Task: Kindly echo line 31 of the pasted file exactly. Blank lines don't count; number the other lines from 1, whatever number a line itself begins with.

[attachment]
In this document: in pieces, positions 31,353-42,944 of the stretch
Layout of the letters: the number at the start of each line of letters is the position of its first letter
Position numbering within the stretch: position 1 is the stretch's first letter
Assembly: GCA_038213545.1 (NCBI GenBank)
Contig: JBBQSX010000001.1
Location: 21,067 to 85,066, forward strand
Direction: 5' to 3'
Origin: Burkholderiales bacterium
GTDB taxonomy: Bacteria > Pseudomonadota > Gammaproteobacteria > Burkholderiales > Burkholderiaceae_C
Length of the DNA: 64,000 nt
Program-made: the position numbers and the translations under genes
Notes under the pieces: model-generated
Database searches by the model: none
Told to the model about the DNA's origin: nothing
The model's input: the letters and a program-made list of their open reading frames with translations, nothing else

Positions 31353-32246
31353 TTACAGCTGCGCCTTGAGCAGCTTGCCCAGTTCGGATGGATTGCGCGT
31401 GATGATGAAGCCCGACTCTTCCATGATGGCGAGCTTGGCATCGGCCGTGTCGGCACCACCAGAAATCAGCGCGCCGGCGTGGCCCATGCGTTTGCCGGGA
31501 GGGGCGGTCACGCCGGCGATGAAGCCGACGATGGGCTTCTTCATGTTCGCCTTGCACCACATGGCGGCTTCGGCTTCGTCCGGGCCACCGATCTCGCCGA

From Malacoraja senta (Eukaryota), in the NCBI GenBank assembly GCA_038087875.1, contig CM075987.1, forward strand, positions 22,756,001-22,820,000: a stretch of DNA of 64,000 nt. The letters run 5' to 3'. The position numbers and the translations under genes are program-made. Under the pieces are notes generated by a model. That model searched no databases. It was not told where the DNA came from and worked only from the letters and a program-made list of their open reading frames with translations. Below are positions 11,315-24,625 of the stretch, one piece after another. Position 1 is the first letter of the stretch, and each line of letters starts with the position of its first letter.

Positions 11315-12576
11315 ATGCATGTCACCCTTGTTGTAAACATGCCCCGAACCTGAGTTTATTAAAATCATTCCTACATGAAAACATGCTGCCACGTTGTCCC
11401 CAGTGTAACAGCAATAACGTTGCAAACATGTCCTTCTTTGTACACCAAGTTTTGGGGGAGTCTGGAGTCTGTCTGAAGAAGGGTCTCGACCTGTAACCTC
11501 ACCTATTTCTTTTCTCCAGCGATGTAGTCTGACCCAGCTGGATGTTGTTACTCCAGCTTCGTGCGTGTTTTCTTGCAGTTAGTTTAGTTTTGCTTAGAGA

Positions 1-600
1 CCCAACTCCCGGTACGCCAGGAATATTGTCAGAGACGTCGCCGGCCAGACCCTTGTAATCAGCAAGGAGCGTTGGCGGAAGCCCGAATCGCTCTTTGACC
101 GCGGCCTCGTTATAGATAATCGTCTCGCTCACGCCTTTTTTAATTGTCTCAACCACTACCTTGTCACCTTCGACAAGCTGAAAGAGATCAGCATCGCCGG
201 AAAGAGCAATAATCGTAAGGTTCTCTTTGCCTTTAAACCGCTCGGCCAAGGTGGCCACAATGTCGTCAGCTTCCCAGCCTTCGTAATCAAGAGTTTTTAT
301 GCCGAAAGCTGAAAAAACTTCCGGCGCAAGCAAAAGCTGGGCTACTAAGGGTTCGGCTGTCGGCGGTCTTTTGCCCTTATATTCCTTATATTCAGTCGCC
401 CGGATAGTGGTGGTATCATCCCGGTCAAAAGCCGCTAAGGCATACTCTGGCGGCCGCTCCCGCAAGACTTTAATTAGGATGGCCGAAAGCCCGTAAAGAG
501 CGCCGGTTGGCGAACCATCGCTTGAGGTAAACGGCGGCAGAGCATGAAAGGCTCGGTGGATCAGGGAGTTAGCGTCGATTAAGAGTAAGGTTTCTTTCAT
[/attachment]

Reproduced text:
501 CGCCGGTTGGCGAACCATCGCTTGAGGTAAACGGCGGCAGAGCATGAAAGGCTCGGTGGATCAGGGAGTTAGCGTCGATTAAGAGTAAGGTTTCTTTCAT